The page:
Both teams continued to score at a frantic pace, and the Ducks took a 9-7
lead at halftime.

Then, in the second half, Katie Tarr ’02 tallied four of her game-high
seven goals to give the Garnet a 13-12 edge with 3:24 remaining.
Unfortunately, the slim margin would not hold up as a Stevens Tech goal
with 1:14 left sent the game into OT.

In the first extra period, the squads exchanged goals, including a Tarr
score with just 1:42 on the clock to ensure a second overtime.

Kahn, Levy, and Biss each scored twice in the dramatic win while staunch
goalkeeper Jenn Hart ’03 turned away 20 shots.

The Garnet, proud owners of a six-game winning streak–unparalleled since
1995, are now 8-4 overall.


2) World sports roundup

* It was a proud day for Kenya at Monday’s Boston Marathon as the top four

men’s finishers and the top two women all hailed from the East African
nation. Rodgers Rop beat out countryman Christopher Cheboiboch by just
three seconds in winning the men’s competition in a time of 2 hours, 9
minutes, 2 seconds. Meanwhile, women’s champ Margaret Okayo set a course
record with a blazing 2:20:43 time–good enough to force two-time defending

champion and world record-holder Catherine Ndereba to settle for second
place. This year’s race marked a return to dominance for the Kenyan men,
who had won the historic event for ten years in a row before Lee Bong-ju of

South Korea took the crown in 2001.

* They were cheering long into the night in Queens on Monday, while across

town, the Bronx faithful were mired in despair: The Mets beat the Atlanta
Braves 7-6 yesterday, winning on an Edgardo Alfonzo single in the 12th
inning. It was the fifth win in six games for the Mets, who used two Mike
Piazza homers to overcome a five-run deficit in the contest. Meanwhile, the

Yankees fell to the Red Sox 4-3, and surrendered first place in the AL East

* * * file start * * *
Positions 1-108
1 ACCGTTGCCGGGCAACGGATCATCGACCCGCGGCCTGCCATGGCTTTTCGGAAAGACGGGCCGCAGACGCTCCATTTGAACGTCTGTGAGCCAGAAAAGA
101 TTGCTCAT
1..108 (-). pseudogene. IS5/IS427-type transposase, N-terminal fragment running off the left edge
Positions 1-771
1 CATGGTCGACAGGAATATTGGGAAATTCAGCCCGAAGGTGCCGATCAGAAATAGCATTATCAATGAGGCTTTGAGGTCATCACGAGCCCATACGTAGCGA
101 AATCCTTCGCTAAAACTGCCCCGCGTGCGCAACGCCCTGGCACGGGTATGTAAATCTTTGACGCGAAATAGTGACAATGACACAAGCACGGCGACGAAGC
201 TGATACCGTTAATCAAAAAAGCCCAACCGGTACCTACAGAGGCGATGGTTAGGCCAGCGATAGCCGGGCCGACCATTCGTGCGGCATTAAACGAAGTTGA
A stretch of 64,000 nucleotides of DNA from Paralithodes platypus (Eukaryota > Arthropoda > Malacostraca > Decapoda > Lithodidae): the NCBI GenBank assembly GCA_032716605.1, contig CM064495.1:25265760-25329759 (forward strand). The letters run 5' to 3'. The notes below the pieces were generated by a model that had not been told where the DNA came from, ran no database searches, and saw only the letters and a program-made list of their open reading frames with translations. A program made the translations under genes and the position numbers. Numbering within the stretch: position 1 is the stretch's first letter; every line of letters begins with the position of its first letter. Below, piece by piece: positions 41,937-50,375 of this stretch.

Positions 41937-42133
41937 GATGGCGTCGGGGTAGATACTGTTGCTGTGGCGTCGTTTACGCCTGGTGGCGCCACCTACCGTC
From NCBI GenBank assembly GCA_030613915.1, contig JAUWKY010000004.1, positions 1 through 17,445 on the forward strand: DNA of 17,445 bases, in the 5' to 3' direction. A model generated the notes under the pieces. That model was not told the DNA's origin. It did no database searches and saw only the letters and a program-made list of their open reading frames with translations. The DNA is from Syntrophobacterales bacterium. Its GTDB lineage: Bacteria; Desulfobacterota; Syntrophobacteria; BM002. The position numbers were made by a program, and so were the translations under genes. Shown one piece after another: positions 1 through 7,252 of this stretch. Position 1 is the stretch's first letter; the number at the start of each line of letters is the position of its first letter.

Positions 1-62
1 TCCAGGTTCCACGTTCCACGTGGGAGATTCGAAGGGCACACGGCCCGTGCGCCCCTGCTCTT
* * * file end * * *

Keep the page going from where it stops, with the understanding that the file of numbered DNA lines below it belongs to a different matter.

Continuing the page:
to their arch-rivals by half a game.Derek Lowe was superb in the Boston
win, giving up just two hits over seven innings.

* Entrepreneur Curt Mueller outbid all competitors yesterday in an online
auction to win two wads of gum chewed by Arizona Diamondbacks’ star Luis
Gonzalez. Mueller, who is actually a gum manufacturer himself, will pay
$10,000 for his prize and hopes that the auction, whose proceeds will go to

a local high school, will generate publicity for his Quench product, even
though the celebrity gum was Bazooka brand. The auction has already
captured nationwide interest and produced its own scandal: A Diamondbacks’
security guard testified that the gum’s owner had not actually retrieved
the wad from Gonzo, prompting the slugger to chew another piece in front of

witnesses to ensure the authenticity of the celebrity cud.


3) Upcoming contests

Softball hosts Washington (DH), 3:15 p.m.
Men’s tennis hosts Bates, 3:30 p.m.
Baseball hosts F&M, 3:45 p.m.

Men’s lacrosse hosts Washington, 3:30 p.m.
Women’s tennis at Ursinus, 4:00 p.m.



“I love Mickey Mouse more than any woman I have ever known.”
–Walt Disney

Interested in reporting or writing for the Gazette?
Got a news or sports tip for us?
Just want to tell us what you think?

Contact the staff at daily@swarthmore.edu

Section Editors: Karla Gilbride
Pei Pei Liu
Jeremy Schifeling
Online Editor: David Bing
News Reporters: Mary Harrison
Evelyn Khoo
Sanggee Kim
Natacha Pascal
Kent Qian
Alexis Reedy
Chiara Ricciardone
Sportswriters: Muhsin Abdur-Rahman
Shavaugn Lewis
Pat Quinn
Photographer: Casey Reed
World News: Karla Gilbride
Campus and
World Sports: Jeremy Schifeling

The Daily Gazette is published Monday through Friday by an independent
group of Swarthmore College students. The Daily Gazette Web Site is updated

regularly, as news happens. Technical support from the Swarthmore College
Computer Society is gratefully acknowledged.

Our world news roundup is compiled daily, using a variety of sources, most

notably the Associated Press (www.ap.org), Reuters
(www.reuters.com), CNN
(www.cnn.com), and The New York Times (www.nytimes.com).
Our world sports
roundup is derived mostly from ESPN (www.espn.com).